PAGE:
10 Groundwater Pollution: Causes
Hazardous waste injection well Pesticides Coal strip mine runoff De-icing road salt Buried gasoline and solvent tank Pumping well Cesspool septic tank Gasoline station Waste lagoon Water pumping well Sewer Landfill Leakage from faulty casing Accidental spills Discharge Unconfined freshwater aquifer Confined aquifer Confined freshwater aquifer Groundwater flow Fig

11 Groundwater Pollution Prevention
Monitoring aquifers Strictly regulating hazardous waste disposal Storing hazardous materials above ground

12 Fig. 20-15 Industry Nitrogen oxides from autos and smokestacks,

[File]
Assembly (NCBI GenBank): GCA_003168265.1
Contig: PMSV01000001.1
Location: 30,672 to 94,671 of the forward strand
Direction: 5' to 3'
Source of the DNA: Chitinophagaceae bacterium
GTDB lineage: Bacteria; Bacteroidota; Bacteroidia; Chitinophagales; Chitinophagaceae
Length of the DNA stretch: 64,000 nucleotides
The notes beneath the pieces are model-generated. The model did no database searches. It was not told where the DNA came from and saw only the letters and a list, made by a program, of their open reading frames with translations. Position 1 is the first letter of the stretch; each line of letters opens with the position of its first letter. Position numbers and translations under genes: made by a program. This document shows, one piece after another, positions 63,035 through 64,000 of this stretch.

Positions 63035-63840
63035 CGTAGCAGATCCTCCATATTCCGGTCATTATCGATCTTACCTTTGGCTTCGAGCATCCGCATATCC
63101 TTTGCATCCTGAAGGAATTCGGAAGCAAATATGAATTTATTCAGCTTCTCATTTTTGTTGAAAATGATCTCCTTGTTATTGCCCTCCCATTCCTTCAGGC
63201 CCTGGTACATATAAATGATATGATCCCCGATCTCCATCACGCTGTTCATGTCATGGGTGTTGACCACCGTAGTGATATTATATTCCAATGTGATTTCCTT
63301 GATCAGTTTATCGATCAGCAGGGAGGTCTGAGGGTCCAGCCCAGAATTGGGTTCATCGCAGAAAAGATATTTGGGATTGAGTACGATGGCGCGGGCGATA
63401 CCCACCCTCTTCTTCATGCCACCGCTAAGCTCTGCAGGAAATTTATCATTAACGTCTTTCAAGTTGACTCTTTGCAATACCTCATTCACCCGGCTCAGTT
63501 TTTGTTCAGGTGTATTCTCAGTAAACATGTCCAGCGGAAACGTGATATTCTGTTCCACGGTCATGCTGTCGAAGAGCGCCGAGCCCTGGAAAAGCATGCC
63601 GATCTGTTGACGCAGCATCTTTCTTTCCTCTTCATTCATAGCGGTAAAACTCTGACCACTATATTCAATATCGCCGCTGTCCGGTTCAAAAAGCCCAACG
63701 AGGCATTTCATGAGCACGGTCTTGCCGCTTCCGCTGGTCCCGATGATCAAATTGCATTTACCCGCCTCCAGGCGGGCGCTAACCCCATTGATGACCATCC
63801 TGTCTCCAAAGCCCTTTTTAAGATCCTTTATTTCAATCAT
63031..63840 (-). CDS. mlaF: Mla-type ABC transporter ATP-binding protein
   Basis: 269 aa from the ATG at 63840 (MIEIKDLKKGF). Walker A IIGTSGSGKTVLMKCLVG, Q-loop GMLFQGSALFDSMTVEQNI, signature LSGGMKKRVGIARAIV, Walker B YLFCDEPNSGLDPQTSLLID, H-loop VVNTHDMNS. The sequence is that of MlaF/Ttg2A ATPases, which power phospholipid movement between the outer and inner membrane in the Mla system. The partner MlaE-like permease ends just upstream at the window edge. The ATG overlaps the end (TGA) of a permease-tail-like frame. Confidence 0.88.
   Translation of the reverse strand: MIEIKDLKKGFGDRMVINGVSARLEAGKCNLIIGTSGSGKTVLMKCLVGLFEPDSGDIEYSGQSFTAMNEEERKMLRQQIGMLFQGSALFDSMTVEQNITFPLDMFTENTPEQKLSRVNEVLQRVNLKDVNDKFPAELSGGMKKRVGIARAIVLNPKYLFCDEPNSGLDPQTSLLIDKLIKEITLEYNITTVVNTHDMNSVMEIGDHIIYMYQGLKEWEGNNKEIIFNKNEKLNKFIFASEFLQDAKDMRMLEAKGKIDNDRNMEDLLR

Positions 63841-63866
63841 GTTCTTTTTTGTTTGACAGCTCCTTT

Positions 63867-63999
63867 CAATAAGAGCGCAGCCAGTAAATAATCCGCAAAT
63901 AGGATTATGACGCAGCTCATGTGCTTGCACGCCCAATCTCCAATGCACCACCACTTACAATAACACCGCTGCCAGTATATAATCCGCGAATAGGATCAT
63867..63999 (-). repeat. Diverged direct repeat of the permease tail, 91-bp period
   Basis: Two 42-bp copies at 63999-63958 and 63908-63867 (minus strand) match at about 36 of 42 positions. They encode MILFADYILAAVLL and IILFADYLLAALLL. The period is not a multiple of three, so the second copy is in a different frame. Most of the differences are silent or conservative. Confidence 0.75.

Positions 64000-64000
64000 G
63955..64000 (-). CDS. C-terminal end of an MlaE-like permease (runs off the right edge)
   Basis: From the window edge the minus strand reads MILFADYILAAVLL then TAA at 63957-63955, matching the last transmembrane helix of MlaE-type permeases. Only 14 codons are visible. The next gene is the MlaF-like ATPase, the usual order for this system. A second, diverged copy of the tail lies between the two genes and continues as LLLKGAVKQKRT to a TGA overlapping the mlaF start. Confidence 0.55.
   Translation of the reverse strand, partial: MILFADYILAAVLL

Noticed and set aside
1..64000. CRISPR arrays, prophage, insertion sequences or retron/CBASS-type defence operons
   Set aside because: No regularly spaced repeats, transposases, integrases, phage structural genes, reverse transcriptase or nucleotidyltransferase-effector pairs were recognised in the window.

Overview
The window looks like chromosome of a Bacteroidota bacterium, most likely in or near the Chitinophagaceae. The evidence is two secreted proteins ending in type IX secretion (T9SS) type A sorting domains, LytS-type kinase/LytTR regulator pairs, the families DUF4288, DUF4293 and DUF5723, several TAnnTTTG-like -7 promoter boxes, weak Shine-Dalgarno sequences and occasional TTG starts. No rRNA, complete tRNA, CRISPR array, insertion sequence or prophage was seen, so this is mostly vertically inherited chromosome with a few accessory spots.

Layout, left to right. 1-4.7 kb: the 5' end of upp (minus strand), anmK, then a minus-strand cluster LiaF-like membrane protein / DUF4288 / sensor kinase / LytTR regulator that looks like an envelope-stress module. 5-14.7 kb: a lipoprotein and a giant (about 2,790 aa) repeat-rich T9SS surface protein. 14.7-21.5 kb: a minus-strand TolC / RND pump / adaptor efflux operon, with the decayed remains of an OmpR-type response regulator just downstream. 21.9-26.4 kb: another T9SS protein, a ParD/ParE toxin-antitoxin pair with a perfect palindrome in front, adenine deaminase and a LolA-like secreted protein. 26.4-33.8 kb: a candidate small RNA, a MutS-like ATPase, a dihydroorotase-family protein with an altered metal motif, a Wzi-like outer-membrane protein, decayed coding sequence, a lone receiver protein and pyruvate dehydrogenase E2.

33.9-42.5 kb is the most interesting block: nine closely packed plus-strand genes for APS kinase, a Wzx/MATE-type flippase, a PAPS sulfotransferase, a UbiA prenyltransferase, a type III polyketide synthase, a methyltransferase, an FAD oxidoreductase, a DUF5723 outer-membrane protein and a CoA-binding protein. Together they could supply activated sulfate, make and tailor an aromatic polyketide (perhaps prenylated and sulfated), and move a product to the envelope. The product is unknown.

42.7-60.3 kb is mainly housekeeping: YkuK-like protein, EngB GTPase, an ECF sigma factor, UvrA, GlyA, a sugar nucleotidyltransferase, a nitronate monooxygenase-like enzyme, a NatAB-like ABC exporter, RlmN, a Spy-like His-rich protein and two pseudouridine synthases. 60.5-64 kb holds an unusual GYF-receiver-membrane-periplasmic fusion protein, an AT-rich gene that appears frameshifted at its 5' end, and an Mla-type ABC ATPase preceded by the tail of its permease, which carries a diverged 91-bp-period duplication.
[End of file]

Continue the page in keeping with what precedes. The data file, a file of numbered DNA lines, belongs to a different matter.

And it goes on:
toxic chemicals, and heavy metals in effluents flow into bays and estuaries. Cities Toxic metals and oil from streets and parking lots pollute waters; Urban sprawl Bacteria and viruses from sewers and septic tanks contaminate shellfish beds Construction sites Sediments are washed into waterways, choking fish and plants, clouding waters, and blocking sunlight. Farms Runoff of pesticides, manure, and fertilizers adds toxins and excess nitrogen and phosphorus. Red tides Excess nitrogen causes explosive growth of toxicmicroscopic algae, poisoning fish and marine mammals. Closed shellfish beds Closed beach Oxygen-depleted zone Toxic sediments Chemicals and toxic metals contaminate shellfish beds, kill spawning fish, and accumulate in the tissues of bottom feeders. Figure 21.10 Natural capital degradation: residential areas, factories, and farms all contribute to the pollution of coastal waters and bays. According to the UN Environment Programme, coastal water pollution costs the world $16 billion annually—$731,000 a minute—due to ill health and premature death. Stop 10:30 Oxygen-depleted zone Sedimentation and algae overgrowth reduce sunlight, kill beneficial sea grasses, use up oxygen, and degrade habitat. Healthy zone Clear, oxygen-rich waters promote growth of plankton and sea grasses, and support fish. Fig Fig , p. 505